Non-exclusive License is a type of license that allows the licensee to use the IPR but also leaves open the scope for the licensor to exercise the rights and license the same to any third party.
Sole License is one that permits the licensee as well as the licensor to use the IPR, but the latter cannot be transferred to any third party.
Apart from the above, the World Intellectual Property Organization (“WIPO”) has further categorized IP Licensing under the following heads:
(i) Copyright Licensing Agreement- is drafted in order to permit the copyrighted works to be reproduced and published by others.
(ii) Trademark / Franchise Licensing Agreement- Trademarks help in differentiating the products and services of various businesses. The franchisor through a license agreement authorizes the franchisee to use his trademark which has gained a considerable reputation. Such use is restricted and regulated by the terms of the agreement.
(iii) Technology License Agreement- permits the licensee to use the rights related to utility models, patents or know-how protected by trade secrets under certain conditions.
Copyright is the exclusive right over a work given to the owner which prevents others from taking advantage of the creative efforts of the person without his permission. The main objective of copyright law to protect an original creation of intellect and award the creator with the exclusive right for a certain period. In Sulamangalam R Jayalakshmi v Meta Musicals Chennai, it was reaffirmed that the intention of copyright law is to provide protection to the result of a person’s labor, skill, work from being unlawfully annexed by others.
Copyright in India is governed under the Copyright Act, 1957 (“Copyright Act”) and Section 14 of the same affords certain rights to the owner of the copyright one of them being the Right of Assignment.
Copyright owners of an existing work or prospective owners of copyright of future works may assign the copyright to any person either partially or wholly. Chapter IV Sections 18,19 and 19A of the Copyright Act deals with the assignment of copyright. The Apex Court in the case of Indian Performing Rights Society v. Eastern India Motion Pictures Association & Ors., held that assignment of copyright for an existing or a future work can be done. If the author is underemployed during that time, the employer will become the owner of the work. In Pine Labs Pvt. Ltd. vs Gemalto Terminals India Pvt. Ltd & Ors., the Delhi High Court was dealing with the duration and territoriality of an assignment and confirmed that in case of duration is not specified it shall be deemed to be valid for 5 years and in case of territorial extent it would be applicable within the geographical territory of India, if not specified.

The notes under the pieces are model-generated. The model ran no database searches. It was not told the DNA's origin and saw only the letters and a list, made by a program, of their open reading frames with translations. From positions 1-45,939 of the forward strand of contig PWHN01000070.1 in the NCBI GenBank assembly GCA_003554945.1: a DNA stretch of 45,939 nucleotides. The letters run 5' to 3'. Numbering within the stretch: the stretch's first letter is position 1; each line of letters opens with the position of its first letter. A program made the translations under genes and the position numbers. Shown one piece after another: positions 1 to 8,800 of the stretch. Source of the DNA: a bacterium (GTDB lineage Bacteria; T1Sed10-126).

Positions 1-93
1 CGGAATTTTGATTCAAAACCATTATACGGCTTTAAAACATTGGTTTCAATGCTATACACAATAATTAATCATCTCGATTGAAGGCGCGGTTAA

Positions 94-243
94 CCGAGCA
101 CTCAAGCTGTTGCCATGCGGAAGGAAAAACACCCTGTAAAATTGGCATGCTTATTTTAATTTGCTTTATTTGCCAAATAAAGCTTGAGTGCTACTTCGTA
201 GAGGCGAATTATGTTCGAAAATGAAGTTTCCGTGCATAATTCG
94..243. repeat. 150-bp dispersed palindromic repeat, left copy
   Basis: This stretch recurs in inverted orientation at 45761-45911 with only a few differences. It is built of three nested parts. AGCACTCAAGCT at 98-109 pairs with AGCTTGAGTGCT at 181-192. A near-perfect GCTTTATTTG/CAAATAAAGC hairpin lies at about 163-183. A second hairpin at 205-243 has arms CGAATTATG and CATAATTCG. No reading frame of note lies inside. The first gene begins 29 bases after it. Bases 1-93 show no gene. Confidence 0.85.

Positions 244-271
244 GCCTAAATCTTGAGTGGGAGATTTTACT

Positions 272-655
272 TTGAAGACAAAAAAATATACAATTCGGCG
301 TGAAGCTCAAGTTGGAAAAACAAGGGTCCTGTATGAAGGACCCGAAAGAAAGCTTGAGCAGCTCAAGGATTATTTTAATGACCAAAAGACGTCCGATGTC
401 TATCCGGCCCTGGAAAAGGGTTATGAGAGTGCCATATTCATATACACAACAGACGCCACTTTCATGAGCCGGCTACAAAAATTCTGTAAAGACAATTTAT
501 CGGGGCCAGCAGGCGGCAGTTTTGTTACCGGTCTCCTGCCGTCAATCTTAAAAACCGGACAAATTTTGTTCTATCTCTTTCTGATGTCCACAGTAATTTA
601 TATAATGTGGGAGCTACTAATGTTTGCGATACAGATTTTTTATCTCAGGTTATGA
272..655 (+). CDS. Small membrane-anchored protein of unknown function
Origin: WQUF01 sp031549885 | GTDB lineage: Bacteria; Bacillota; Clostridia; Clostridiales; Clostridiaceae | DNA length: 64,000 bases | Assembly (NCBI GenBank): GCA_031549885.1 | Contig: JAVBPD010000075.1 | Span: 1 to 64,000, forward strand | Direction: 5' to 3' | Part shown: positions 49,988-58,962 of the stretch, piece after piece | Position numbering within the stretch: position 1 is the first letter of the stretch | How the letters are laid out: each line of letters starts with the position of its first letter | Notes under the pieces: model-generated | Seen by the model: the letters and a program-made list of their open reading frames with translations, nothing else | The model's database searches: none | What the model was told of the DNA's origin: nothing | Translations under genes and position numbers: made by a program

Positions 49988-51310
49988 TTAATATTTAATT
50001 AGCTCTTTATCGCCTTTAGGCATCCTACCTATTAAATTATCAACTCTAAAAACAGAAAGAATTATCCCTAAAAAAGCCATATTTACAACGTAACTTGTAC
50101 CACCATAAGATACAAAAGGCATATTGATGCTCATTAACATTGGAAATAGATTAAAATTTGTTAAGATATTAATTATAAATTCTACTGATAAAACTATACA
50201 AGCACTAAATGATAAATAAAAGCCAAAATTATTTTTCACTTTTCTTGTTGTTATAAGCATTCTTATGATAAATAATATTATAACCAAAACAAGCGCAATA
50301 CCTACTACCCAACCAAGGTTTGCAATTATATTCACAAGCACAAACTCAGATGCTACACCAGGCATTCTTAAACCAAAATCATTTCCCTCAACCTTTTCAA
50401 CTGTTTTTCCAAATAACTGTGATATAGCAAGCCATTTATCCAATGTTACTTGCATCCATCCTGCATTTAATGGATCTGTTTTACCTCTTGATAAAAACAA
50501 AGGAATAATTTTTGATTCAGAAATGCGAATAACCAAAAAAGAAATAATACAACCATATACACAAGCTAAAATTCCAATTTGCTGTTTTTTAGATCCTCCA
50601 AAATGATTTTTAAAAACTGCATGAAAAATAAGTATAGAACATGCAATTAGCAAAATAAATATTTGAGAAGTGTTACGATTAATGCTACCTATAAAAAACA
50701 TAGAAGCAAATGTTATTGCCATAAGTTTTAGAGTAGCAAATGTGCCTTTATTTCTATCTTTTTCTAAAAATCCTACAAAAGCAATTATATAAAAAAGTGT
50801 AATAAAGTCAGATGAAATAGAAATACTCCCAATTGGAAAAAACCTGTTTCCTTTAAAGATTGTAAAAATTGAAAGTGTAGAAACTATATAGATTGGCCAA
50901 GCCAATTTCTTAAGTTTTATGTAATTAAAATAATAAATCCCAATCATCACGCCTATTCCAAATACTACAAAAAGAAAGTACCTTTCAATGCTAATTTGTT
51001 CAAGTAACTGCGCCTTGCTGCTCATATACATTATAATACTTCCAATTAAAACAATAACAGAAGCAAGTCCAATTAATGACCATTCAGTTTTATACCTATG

Copyright is a bundle of rights with one of them being Moral Rights. This right was recognized under Artice 6bis of the Berne Convention. India being a signatory to it, incorporating the concept of Moral Rights under Section 57 of the Copyright Act, thus giving statutory recognition to it.
Moral rights include:
The right to claim authorship of the work also known as Paternity rights under the English law and,
The right to claim damages for any mutilation, distortion, or modification which would be prejudicial to the honor or reputation of the author. Such right is also referred to as Integrity right.
This right deserves a special mention because even after the assignment of the copyright, the author remains in possession of moral rights. In Manu Bhandari v. Kala Vikas Pictures Private Ltd. and another, the appellant had filed a case that the respondents while making the film resorted to mutilation and dilution of the novel, to make a financial gain and in turn had violated the moral rights of the appellant. The Delhi Court interpreted Section 57 of the Copyright Act and held that post assignment the author would continue to be in possession of moral rights.
Chapter VI Section 30 to 32B of the Copyright Act read with Chapter IV-X, Rules 6-43 of the Copyright Rules 2013(“2013 Rules”) deals with the aspect of Copyright License.
Copyright License can be further divided into the following:
(i) Voluntary Licensing- is one where both parties lay down the terms and conditions in writing in the form of a license deed pursuant to negotiations held between them. It can further be classified as:
According to Section 30, the owner of a copyright of any existing work or the prospective owner of the copyright of future work can grant a license in writing duly signed by him or his authorized agent. In the case of Phonographic Performance Ltd. v. Avion Hospitality Private Ltd. & Ors., it was held that events when New Year or Christmas could be allowed by hotels and performed only with the license of the owners directly or from the Copyright Societies. The Bombay High Court in the case of Leopold Cafe Stores v. Novex Communications Pvt. Ltd., resolved the conflict between Section 30 and 33 of the Copyright Act by applying the rule of harmonious construction in deciding who can grant the license.
(ii) Compulsory License- is granted by the IP Authorities when an IP holder abuses the rights given to him by law. Chapter VI Sections 31, 31A, 31B, 32 and 32A of the Copyright Act, 1957 read with Chapter IV Rules 6-10, Chapter V Rules 11-16, Chapter VI Rules 17-22, Chapter IX Rules 32-37, and Chapter X Rules 38-43 of the 2013 Rules deal with the issuance of compulsory license.